3 whole wheat pita pocket breads, cut into strips about 3/4 inch wide
1 teaspoon garlic, minced
1 teaspoon salt
1/4 cup white onion, minced
1/2 cup fresh squeezed lemon juice (if you find it is too acidic for your taste, add a little less lemon juice and use red wine or pomegranate vinegar in place)
1/2 cup extra virgin olive oil
2 teaspoons powdered or ground Sumac, plus more for sprinkling on individual salads if desired
2 heads Romaine lettuce, chopped
1 green bell pepper, diced
1 cup diced tomatoes (let drain a minute or two if extra juicy)
1 cup diced cucumber (same size as tomatoes)

Preheat oven or toaster oven to 400 degrees F.

Mash together the minced garlic with the salt in a mortar and pestle, or on the cutting board, into a paste. Put garlic-salt paste into a small bowl, and add to it the minced onion, lemon juice and sumac. Whisk in the olive oil until the dressing has emulsified.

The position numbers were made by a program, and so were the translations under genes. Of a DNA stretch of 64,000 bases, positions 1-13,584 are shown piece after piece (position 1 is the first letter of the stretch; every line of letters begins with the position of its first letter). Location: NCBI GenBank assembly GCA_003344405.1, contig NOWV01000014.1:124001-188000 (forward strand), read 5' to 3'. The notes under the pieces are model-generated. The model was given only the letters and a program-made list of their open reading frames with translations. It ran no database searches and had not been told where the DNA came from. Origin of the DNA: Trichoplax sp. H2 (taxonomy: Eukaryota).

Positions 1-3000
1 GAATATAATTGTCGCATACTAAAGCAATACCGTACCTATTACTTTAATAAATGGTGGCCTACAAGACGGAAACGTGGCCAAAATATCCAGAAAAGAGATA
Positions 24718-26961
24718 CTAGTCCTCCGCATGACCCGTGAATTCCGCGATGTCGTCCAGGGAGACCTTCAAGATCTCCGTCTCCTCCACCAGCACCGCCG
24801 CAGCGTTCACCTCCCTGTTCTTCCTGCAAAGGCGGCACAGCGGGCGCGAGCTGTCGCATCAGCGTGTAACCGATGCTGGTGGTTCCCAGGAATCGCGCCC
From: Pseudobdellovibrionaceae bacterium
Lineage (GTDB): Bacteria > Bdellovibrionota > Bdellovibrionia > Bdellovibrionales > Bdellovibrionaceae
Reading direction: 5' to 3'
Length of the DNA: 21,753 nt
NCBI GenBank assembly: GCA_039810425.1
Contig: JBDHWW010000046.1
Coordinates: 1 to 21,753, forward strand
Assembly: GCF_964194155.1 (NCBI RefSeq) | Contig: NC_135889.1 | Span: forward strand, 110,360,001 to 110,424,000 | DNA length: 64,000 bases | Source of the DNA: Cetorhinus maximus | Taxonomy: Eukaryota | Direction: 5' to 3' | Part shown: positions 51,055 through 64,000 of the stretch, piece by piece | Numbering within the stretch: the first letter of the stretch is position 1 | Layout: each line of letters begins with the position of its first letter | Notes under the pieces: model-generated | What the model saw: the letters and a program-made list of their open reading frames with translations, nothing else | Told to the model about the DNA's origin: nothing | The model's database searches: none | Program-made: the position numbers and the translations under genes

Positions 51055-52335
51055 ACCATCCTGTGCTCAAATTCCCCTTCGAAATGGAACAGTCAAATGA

Cut whole wheat pita into strips about 3/4 inch wide and arrange on baking sheet. Bake until pita strips are crisp but only barely starting to brown, less than 10 minutes. Once the toasted pita breads are cool enough to handle, crumble in medium-sized pieces.

Remove the outer leaves from the romaine lettuce, trim off the stem end, and then wash. Chop lettuce into small pieces. Dry the washed lettuce in a salad spinner. If you don’t have a salad spinner, dry the lettuce leaves with a paper towel before chopping. Put chopped romaine lettuce into salad bowl large enough to toss all the ingredients.

Chop the tomatoes, cucumbers, and bell peppers, and add to the lettuce. Add about half of the dressing and toss. Then add crumbled pita chips and toss again with more dressing. Let the salads sit for a few minutes to allow the flavors to blend, but also so that the pita chips can absorb some of the dressing. To serve, arrange salad on individual plates and sprinkle with a little more sumac.